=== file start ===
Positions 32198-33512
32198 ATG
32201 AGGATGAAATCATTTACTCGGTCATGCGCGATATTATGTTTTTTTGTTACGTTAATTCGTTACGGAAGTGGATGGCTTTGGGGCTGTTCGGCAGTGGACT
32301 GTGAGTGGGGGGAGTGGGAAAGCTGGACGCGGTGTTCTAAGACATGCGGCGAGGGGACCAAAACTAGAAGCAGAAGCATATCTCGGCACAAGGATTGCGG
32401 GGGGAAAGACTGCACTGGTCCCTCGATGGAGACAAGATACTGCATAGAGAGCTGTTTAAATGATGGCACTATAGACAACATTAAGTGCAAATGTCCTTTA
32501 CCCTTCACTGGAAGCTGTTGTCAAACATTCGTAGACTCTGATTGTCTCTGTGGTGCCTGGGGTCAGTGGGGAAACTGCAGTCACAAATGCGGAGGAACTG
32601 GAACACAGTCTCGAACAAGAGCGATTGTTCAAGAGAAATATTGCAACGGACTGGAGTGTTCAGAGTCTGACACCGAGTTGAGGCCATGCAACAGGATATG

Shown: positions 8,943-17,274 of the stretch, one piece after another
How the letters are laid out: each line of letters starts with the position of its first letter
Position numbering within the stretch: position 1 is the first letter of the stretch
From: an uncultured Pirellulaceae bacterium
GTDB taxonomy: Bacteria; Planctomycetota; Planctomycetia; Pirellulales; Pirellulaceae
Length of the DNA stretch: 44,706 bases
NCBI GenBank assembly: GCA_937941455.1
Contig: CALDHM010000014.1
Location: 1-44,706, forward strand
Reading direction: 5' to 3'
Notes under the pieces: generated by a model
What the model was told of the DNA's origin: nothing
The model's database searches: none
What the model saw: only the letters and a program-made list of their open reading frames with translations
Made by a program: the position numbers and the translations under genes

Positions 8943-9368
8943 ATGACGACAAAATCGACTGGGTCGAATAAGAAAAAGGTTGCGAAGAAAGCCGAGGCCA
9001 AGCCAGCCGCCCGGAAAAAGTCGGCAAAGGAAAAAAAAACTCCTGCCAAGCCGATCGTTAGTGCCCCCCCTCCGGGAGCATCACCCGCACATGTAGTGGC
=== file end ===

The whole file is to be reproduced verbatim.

Positions 32198-33512
32198 ATG
32201 AGGATGAAATCATTTACTCGGTCATGCGCGATATTATGTTTTTTTGTTACGTTAATTCGTTACGGAAGTGGATGGCTTTGGGGCTGTTCGGCAGTGGACT
32301 GTGAGTGGGGGGAGTGGGAAAGCTGGACGCGGTGTTCTAAGACATGCGGCGAGGGGACCAAAACTAGAAGCAGAAGCATATCTCGGCACAAGGATTGCGG
32401 GGGGAAAGACTGCACTGGTCCCTCGATGGAGACAAGATACTGCATAGAGAGCTGTTTAAATGATGGCACTATAGACAACATTAAGTGCAAATGTCCTTTA
32501 CCCTTCACTGGAAGCTGTTGTCAAACATTCGTAGACTCTGATTGTCTCTGTGGTGCCTGGGGTCAGTGGGGAAACTGCAGTCACAAATGCGGAGGAACTG
32601 GAACACAGTCTCGAACAAGAGCGATTGTTCAAGAGAAATATTGCAACGGACTGGAGTGTTCAGAGTCTGACACCGAGTTGAGGCCATGCAACAGGATATG

Shown: positions 8,943-17,274 of the stretch, one piece after another
How the letters are laid out: each line of letters starts with the position of its first letter
Position numbering within the stretch: position 1 is the first letter of the stretch
From: an uncultured Pirellulaceae bacterium
GTDB taxonomy: Bacteria; Planctomycetota; Planctomycetia; Pirellulales; Pirellulaceae
Length of the DNA stretch: 44,706 bases
NCBI GenBank assembly: GCA_937941455.1
Contig: CALDHM010000014.1
Location: 1-44,706, forward strand
Reading direction: 5' to 3'
Notes under the pieces: generated by a model
What the model was told of the DNA's origin: nothing
The model's database searches: none
What the model saw: only the letters and a program-made list of their open reading frames with translations
Made by a program: the position numbers and the translations under genes

Positions 8943-9368
8943 ATGACGACAAAATCGACTGGGTCGAATAAGAAAAAGGTTGCGAAGAAAGCCGAGGCCA
9001 AGCCAGCCGCCCGGAAAAAGTCGGCAAAGGAAAAAAAAACTCCTGCCAAGCCGATCGTTAGTGCCCCCCCTCCGGGAGCATCACCCGCACATGTAGTGGC